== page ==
The only situation where you wouldn’t have to get the property inspected ahead of time is if, within the purchase contract, there is a clause stating that the sale is valid if and only if there are no major problems after the inspection.
Get Estimates From Contractors Before You Buy
Reality TV is often exaggerated and unrealistic, and the many house flipping shows are no exception. Perhaps the most profound example happens before the stars purchase the property. They will quickly walk through the home and determine, to the penny, exactly how much the renovations will cost.
In real life, things aren’t quite this simple. Most house flippers are not themselves contractors, and even if they are, they only specialize in one field. For example, you might be a mason, but you can’t determine the cost of electrical, HVAC, plumbing or septic.
Now you might be thinking, “Of course I’m going to get an estimate. That’s a no brainer. Tell me something I don’t know.”
Most investors will wait until the house is already in their possession before getting these estimates. If you want to eliminate risk, you should get the contractors to take a look at the house before you purchase the home. This way you can find out if there’s an expense that you missed, and properly determine whether or not the property is worth purchasing.
Try To Steer Away From Foreclosure Auctions
If you have enough expendable income to take a loss, foreclosure auctions can be great. However, if you don’t have a lot of money and you want to avoid all the risk you can, try to stay away from them.
When buying a foreclosure from a foreclosure auction, you will not be able to look inside the house, or get it inspected in any way, before buying. Because of this, you will not know the true value of the home or what potential problems it could have,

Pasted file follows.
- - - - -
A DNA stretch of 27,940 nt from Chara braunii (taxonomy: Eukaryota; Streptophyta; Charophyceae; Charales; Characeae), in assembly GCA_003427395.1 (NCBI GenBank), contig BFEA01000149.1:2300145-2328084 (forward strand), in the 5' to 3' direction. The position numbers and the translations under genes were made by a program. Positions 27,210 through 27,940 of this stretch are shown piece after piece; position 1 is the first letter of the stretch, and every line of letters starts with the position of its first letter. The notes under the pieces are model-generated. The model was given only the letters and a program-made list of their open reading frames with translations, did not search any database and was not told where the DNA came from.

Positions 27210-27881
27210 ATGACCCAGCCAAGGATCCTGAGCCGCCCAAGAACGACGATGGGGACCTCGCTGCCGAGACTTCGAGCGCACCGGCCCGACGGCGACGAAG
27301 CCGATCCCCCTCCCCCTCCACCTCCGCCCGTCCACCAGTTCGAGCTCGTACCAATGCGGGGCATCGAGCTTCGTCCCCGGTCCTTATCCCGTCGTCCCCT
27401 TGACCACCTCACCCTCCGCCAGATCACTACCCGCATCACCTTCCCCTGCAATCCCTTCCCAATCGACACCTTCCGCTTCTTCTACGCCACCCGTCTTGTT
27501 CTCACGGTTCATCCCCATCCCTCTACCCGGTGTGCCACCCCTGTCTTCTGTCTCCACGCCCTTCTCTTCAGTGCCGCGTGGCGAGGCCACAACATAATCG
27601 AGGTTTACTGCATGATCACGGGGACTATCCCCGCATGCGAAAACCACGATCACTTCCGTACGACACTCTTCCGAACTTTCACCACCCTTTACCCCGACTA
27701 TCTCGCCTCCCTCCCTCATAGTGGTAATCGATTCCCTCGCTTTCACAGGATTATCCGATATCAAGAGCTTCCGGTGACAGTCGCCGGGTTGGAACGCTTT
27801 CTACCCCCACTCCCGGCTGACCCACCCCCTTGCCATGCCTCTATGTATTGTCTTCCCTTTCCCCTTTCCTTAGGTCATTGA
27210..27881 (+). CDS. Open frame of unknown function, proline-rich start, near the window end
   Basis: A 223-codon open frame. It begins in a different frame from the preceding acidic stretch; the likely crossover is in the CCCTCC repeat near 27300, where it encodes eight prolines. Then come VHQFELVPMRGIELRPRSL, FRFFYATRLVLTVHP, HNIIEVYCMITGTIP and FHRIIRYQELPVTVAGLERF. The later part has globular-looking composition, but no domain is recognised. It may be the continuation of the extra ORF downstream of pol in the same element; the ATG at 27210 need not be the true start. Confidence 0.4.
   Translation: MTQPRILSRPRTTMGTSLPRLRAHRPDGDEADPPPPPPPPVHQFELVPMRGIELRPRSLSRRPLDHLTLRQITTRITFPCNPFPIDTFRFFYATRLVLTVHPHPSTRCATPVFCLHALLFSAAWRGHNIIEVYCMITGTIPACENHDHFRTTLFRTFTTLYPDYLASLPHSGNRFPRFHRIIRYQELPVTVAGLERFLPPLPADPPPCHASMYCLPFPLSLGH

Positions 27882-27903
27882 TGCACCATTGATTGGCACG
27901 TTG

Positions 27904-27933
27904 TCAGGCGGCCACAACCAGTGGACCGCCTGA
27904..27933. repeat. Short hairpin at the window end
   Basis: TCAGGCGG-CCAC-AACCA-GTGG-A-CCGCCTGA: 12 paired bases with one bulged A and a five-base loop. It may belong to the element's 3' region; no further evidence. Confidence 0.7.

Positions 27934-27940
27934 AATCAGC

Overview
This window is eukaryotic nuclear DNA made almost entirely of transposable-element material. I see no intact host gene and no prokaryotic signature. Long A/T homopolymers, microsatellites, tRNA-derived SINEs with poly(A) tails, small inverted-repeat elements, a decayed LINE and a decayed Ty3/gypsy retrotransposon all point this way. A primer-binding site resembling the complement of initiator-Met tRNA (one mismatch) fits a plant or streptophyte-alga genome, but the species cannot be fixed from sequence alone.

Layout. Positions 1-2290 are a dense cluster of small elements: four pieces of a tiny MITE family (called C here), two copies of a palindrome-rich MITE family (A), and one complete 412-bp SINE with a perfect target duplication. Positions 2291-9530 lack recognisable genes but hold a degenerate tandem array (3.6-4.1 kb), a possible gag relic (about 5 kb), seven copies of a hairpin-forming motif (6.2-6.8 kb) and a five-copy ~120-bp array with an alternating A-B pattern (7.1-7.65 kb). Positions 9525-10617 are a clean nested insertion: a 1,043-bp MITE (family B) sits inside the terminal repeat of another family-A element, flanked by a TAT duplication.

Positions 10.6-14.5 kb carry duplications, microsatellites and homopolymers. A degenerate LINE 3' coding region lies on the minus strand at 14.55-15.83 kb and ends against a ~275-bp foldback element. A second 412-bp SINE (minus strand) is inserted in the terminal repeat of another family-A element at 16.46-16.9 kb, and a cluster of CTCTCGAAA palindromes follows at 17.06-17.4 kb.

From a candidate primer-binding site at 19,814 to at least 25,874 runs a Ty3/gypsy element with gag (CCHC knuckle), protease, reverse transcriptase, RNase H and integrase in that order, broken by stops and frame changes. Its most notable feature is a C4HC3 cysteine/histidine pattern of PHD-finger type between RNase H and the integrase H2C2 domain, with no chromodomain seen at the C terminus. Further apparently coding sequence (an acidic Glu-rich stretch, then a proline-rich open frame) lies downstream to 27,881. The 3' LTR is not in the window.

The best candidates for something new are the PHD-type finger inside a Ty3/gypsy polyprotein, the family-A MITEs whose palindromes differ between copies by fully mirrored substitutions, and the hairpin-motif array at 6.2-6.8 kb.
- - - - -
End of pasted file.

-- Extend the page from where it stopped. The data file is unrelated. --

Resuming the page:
Instead, consider purchasing a short sale (pre-foreclosure) or an REO property (a property that fails to sell at a foreclosure auction). In both cases, you will be able to look at the interior and get an inspection. Additionally, you might be able to get the same great deal that you would have from a traditional foreclosure.
Leave Wiggle Room In Your Budget
Making a budget is essential to flipping a house. But just because you put together a budget, doesn’t mean it’s a good one. There will always be expenses that you forgot about. There will always be dozens of minute costs that add up and take a chunk out of your profit.
Even if your budget is air tight, and you considered every little detail of the project, as well asked for a number of estimates from different contractors to find the cheapest ones, there are still problems that could arise.
As a house flipper, you should always have, in the back of your head, Murphy’s Law: anything that can go wrong, will go wrong. Just look at what happened to our own John Fossetti in our Nightmare On Elm Street series.
To avoid taking a loss like he did, make sure you leave some extra padding in your budget, just in case. If everything goes as planned and you don’t end up using the money, it simply becomes extra profit to take home.
Let us know how we can help you manage risk in your business by posting in the forum.